French jailbirds to vote in EU elections for first time

Open in 2011, the Réau penitentiary in Seine-et-Marne hosts more than 600 inmates with long prison sentences.

For the first time, a prison in northern France will make sure inmates are able to vote at the EU elections in May. Almost all of France’s 80,000 prisoners have the right to cast a ballot but few have managed to exercise it until now. EURACTIV France reports.

Réau prison in Seine-et-Marne is no stranger to challenges. It was criticised by the Prison Ombudsman in 2015 after many detainees were found to have been radicalised while serving time and a spectacular helicopter escape by gangster Rédoine Faïd last summer shone a spotlight on the jail even more.

But now the prison while make sure its 600 prisoners will, for the first time in late May, have the opportunity to actually cast a vote. The government has promised to put a ballot box in every prison.

The Constitutional Council validated the measure in extremis in its decision on 21 March on justice system reform. Everything should be ready for prisoners to have their say “by correspondence” in the week running up to the 26 May.

“Until now, the sentencing judges often refused to give prisoners the right to vote, on various grounds, one of which was that they do not participate in the life of the municipality where they vote. And proxies are not always easy to set up. Bringing the ballot box into the prison is a game changer”.

Deputy director of Réau prison, which houses long-term prisoners, Clarisse Goursolas is throwing herself into her new role of “European elections returning officer”.

Videos have already been produced by detainees to explain the issues at stake in the election, and broadcast on the internal television channel at the prison.

The campaign is not only a way of killing time but also of keeping a link with the real world outside. Réau’s prison facilities are somewhat unusual in France: single rooms with a shower, tv, apartments to accommodate families for 72 hours are all offered.

“It’s a bit like an Ibis Budget here, except that you never leave the hotel,” jokes Amir, 30, showing the key to his cell, which he wears on his wrist like all the detainees.

Despite the bright sun and many activities on offer on this February afternoon, he is taking part in a presentation and debate on the EU and the European elections by the Paris branch of the “Maisons de l’Europe” association.

But he has reasons of his own for taking part. “Saying that you’re interested in Europe looks good on your record. But I don’t really know who’s standing. Melenchon, right?”.

Like a number of his fellow inmates, he has never voted and is yet to enrol on an electoral list. But to do that, you need up-to-date identity documents, which sounds easier than it is for prisoners. some of whom are serving very long sentences.

At the time of the presidential elections, only 1,000 prisoners voted in France, out of a prison population of 80,000.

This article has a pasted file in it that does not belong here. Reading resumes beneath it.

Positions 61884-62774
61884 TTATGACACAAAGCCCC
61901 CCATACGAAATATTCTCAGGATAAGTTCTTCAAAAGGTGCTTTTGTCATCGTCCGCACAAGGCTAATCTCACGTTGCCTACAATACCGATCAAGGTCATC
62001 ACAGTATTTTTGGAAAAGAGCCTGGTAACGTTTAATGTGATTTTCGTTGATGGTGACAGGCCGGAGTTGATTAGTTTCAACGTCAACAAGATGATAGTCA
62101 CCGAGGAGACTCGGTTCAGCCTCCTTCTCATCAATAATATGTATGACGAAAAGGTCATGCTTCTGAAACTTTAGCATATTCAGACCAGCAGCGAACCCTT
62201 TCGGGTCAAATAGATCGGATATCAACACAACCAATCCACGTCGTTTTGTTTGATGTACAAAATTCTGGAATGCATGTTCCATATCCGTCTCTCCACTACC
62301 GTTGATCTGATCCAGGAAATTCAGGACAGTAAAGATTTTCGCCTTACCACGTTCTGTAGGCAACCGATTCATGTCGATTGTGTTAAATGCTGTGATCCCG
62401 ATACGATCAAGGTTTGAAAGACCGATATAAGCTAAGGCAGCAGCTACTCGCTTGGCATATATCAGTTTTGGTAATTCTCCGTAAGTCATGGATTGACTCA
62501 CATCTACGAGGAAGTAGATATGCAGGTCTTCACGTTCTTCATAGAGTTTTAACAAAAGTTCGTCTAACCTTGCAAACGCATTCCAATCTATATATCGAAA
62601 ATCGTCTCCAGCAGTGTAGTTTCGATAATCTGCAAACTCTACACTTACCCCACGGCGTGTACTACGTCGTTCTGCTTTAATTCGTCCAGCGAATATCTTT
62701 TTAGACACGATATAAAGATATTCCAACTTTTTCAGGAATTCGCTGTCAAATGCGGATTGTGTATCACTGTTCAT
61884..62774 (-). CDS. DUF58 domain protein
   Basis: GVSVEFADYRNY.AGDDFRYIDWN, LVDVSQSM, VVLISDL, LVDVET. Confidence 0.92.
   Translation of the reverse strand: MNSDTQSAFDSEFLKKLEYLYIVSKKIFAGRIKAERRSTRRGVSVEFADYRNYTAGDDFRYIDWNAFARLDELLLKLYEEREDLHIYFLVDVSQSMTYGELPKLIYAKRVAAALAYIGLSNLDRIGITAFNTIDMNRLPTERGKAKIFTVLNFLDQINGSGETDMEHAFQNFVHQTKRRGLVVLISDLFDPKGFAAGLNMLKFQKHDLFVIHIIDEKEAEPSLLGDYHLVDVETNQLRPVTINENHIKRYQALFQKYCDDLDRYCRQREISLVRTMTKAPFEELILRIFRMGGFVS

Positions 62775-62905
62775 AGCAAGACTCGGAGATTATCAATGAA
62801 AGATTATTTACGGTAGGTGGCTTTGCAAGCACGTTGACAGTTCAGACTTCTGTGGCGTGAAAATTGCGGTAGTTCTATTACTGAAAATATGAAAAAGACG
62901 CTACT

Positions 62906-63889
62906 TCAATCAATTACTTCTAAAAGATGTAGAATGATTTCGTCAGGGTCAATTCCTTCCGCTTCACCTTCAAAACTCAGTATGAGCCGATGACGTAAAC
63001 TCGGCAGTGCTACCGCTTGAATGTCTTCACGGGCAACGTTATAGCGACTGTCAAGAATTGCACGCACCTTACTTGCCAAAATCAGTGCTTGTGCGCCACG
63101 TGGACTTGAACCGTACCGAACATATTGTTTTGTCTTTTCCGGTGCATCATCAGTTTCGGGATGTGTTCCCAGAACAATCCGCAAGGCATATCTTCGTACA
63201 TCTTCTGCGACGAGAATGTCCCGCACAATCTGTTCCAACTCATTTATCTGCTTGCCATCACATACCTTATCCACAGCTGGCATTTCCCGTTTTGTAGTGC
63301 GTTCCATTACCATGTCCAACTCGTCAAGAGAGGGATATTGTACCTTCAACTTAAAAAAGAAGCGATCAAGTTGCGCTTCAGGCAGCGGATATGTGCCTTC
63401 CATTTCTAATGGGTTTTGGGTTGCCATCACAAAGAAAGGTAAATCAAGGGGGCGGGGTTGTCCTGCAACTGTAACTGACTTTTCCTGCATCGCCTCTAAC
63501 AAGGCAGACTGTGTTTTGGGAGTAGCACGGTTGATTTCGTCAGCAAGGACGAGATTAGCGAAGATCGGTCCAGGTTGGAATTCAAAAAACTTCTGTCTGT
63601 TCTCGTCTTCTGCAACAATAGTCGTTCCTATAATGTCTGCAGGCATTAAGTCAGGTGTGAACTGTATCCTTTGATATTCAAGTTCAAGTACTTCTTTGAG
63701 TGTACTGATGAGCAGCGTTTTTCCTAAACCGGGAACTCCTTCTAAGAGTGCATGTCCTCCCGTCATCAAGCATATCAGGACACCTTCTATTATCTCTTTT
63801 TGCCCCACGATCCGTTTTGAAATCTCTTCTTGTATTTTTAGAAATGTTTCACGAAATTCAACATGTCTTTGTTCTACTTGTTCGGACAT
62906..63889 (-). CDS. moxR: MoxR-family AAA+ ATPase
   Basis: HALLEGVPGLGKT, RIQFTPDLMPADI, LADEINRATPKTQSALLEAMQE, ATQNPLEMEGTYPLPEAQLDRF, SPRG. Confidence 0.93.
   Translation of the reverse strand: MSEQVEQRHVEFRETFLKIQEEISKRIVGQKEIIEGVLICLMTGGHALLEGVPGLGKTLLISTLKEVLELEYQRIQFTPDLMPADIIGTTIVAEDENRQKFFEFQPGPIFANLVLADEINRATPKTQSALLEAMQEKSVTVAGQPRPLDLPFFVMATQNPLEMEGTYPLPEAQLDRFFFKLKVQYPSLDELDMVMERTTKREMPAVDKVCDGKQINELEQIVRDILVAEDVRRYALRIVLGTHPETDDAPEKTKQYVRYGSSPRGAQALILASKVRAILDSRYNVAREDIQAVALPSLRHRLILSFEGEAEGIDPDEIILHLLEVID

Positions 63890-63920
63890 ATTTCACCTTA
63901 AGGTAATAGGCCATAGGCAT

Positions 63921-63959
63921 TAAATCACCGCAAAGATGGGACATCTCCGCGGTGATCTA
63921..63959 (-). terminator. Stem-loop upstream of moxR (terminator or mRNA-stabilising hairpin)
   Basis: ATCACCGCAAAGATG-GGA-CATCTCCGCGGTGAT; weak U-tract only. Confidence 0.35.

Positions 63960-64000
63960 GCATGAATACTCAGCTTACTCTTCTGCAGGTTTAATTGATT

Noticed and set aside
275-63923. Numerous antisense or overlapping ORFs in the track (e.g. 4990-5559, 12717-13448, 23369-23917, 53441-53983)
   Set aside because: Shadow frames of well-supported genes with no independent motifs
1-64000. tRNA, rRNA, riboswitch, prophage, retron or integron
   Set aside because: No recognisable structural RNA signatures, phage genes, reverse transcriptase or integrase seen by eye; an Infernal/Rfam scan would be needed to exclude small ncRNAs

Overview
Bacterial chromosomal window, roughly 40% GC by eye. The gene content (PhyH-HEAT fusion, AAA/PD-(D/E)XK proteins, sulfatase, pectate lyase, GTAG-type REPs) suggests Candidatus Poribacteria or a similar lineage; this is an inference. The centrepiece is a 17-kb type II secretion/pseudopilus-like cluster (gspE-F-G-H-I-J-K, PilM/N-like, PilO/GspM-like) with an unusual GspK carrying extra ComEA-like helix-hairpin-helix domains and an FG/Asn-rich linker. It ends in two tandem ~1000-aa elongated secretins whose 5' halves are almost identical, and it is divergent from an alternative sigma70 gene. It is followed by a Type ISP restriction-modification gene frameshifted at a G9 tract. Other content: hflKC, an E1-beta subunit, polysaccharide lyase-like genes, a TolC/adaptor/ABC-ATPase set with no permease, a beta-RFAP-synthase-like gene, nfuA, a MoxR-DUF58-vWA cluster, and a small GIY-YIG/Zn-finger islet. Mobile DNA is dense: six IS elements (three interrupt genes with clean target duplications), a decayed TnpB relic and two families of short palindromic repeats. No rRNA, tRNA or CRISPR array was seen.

If we count a third of foreigners, and the few prisoners deprived of their right to vote, the number of participants is very modest and actually violates the European Convention on Human Rights.

Despite the efforts of the government, which has brought on board associations such as the Maison de l’Europe to organise a dozen or so interventions in prisons, such as the one in Réau, it is difficult to know if the prisoners will actually vote.

For Arnaud Soleranski, the prison’s director, “the conditions for organising the vote are complicated: we don’t yet have the electoral lists or the voting arrangements. And there is also the question of staffing…”.

A population with little interest in voting

Another obstacle is that the prison population has a profile that is consistent with non-voters.

More than half of the inmates are under 30 years of age, and three-quarters have at most a vocational certificate.

In 2014, three-quarters of those under the age of 35 did not vote.

If they do vote, it will have more to do with hopes of early release rather than deeply-anchored political beliefs. Ultimately, few parties find favour in the eyes of the Réau inmates during their debates about Europe.

The conspiracy theories are rife, despite the official lack of mobile phones and Internet access, and therefore social networks in prison. However, as Clarisse Gousolas admits, “There are still many illegal mobile phones circulating, the majority of inmates are young, they find it difficult to do without the social networks.”

“Macron, he defends Rothschild’s interests, that’s for sure. In any case, politicians are only in it for the money,” says a very young ex-entrepreneur serving a six-year sentence.

But for older inmates, the time for such blustering is over.

Voting, taking advantage of the rule of law in France, and the related rights, yes, why not. After all, “you can’t put a price on freedom”, one inmate says with a sigh.

[Edited by Zoran Radosavljevic and Sam Morgan]

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